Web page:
NORTH ADAMS -- There are young college basketball teams, and then there is the women's team at the Massachusetts College of Liberal Arts.

There are very few teams in the country -- in any division -- with seven freshmen on the varsity roster. MCLA is one of them. Most of those teams never start four freshmen. MCLA has.

"I definitely did not know there were going to be so many freshmen," guard Courtney McLaughlin said. "It was a pleasant surprise, because we all get along really well. I think we play well off each other.

"I do think it is hard to have two seniors on our team."

McLaughlin, who played her high school basketball for Joe Racicot at Pittsfield, has worked her way into the starting lineup. McLaughlin joined freshmen Ashley Clawson, Brayleigh Hanlon and Michaela Siver as starters for head coach Holly McGovern.

Some of that has been out of necessity as junior Sara Hamilton has only now returned to playing after suffering a knee injury last year. However, another potentially important freshman is still in street clothes. Kayla Hotaling won't play until the second semester. She hurt her knee before practice started, underwent arthroscopic surgery and won't be ready until 2014.

The Trailblazers got out of Wednesday's first-semester finale with a 3-6 record, beating Fisher College 80-70. They have been in most games, as MCLA has only been outscored by an average of 4 points per game. McGovern's team has gotten to this point without a couple of key players -- junior Sara Hamilton of Dalton and Hotaling -- in the rotation.

"The work ethic and the coaching, I think it was a big transition for me going from one coach to the other," McLaughlin said before the Trailblazers played Fisher College Wednesday night.

McGovern is in her ninth year as the head coach at MCLA, and when asked about the youth of her team, smiled about it.

"Absolutely not," she said. "It's been quite the growing process for this team to come together and to organize themselves on the court. They're getting better at it every day. They just need to be consistent."

The Trailblazers might be young, but it would not be fair to say they're not talented. Three of those freshmen -- McLaughlin, Ashley Clawson and Brayleigh Hanlon -- have all earned rookie-of-the-week honors from MASCAC. Clawson, Hanlon and McLaughlin are 3, 4, 5 on the MCLA scoring list.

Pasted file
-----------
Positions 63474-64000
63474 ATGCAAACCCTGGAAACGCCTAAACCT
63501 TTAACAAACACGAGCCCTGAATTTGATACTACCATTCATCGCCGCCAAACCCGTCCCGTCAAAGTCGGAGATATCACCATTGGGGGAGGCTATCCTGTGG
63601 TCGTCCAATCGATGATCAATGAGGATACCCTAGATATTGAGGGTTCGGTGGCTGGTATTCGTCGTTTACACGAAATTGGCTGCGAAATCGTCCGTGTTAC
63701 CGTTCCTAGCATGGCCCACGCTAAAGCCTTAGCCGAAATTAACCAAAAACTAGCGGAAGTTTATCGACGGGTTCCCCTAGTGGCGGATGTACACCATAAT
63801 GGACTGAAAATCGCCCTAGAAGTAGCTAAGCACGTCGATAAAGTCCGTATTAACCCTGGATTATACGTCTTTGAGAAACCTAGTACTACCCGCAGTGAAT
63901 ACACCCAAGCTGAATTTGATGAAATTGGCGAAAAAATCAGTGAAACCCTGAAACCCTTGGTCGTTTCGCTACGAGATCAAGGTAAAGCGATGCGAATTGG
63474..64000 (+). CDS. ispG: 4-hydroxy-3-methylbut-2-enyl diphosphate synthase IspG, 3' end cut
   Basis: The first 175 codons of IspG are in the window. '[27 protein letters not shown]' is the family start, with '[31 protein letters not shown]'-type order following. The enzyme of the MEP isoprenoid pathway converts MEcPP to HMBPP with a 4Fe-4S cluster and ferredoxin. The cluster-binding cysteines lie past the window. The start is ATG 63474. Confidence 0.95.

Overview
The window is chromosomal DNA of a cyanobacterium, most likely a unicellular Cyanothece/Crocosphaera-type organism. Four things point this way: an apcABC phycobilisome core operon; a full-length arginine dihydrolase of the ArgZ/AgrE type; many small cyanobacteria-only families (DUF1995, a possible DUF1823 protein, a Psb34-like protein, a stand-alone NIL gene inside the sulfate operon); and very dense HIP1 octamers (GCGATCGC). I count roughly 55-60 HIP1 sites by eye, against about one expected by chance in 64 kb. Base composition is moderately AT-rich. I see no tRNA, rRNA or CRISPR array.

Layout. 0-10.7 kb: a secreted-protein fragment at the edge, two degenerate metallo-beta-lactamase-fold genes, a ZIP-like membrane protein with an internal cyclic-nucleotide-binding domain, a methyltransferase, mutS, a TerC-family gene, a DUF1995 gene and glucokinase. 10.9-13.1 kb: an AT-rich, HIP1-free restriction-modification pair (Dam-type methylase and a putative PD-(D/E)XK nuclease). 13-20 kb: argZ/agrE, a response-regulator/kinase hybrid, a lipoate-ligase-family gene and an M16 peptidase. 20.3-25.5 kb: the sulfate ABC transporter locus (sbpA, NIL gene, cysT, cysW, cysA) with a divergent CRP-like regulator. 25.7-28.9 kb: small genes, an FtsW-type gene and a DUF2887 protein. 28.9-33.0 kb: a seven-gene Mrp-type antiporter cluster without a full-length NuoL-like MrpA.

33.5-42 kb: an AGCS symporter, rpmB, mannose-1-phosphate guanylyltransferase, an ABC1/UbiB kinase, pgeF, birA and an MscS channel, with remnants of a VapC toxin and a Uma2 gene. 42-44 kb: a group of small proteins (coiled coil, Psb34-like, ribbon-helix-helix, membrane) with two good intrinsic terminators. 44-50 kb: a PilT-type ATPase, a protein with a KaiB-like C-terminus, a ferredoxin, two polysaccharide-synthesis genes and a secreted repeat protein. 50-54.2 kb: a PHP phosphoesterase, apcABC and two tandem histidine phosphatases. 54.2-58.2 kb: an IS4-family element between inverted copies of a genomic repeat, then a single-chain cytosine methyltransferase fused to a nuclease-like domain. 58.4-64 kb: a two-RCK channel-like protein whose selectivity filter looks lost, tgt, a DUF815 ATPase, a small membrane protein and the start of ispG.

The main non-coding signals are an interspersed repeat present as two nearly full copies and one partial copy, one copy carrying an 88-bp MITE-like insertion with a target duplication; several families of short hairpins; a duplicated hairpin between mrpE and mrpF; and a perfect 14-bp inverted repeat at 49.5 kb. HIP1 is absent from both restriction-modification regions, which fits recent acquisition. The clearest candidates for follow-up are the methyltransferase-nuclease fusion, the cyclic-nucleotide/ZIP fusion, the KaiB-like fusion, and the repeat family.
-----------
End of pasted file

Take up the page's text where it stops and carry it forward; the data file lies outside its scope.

Hanlon comes to MCLA from Troy (N.Y.) High School, a school of 1,300 students, and she said she wasn't used to this.

"My freshman year, they had a freshman team [at Troy], and some of us got moved up to JV. There were probably two or three of us and one on the varsity," she said. "It's a big change to come to a school and have seven freshmen with you."

The start of the season may not exactly be what the Trailblazers want, but Hanlon said she and her teammates are close to turning the corner.

"I think we're right there on the corner to turn everything around," she said. "We're working so hard and we have such a good work ethic."

Clawson and Michaela Siver are the only freshmen who have started all nine of the Trailblazers' games. Clawson, a guard from Tolland, Conn., came into Wednesday's game averaging 8.9 points and a team-best 2.3 assists per game. Her scoring average is tops among the freshmen -- all of whom had played in every game this year.

Clawson said that while being on a veteran team can be a good thing, being able to share the trials and tribulations of being a freshman with the others is also a help.

"It's people to work off of and people who understand what you're going through," she said. "It helps us get close too. I don't think it's really hurt us in any way, except that we don't have any experience at this level.

"I think we're working through that."

Hotaling is the only one of the freshmen who has yet to play and has worn her uniform only for the team picture. She has watched the other freshmen experience their growing pains on the court, and can't wait to join them.

"I've never really been in this position before, so I didn't know how much more of the game you can see, just little things, from the bench," said the freshman forward from Ravena, N.Y. "I'll be able to take that and put it to good use when I get back to play."

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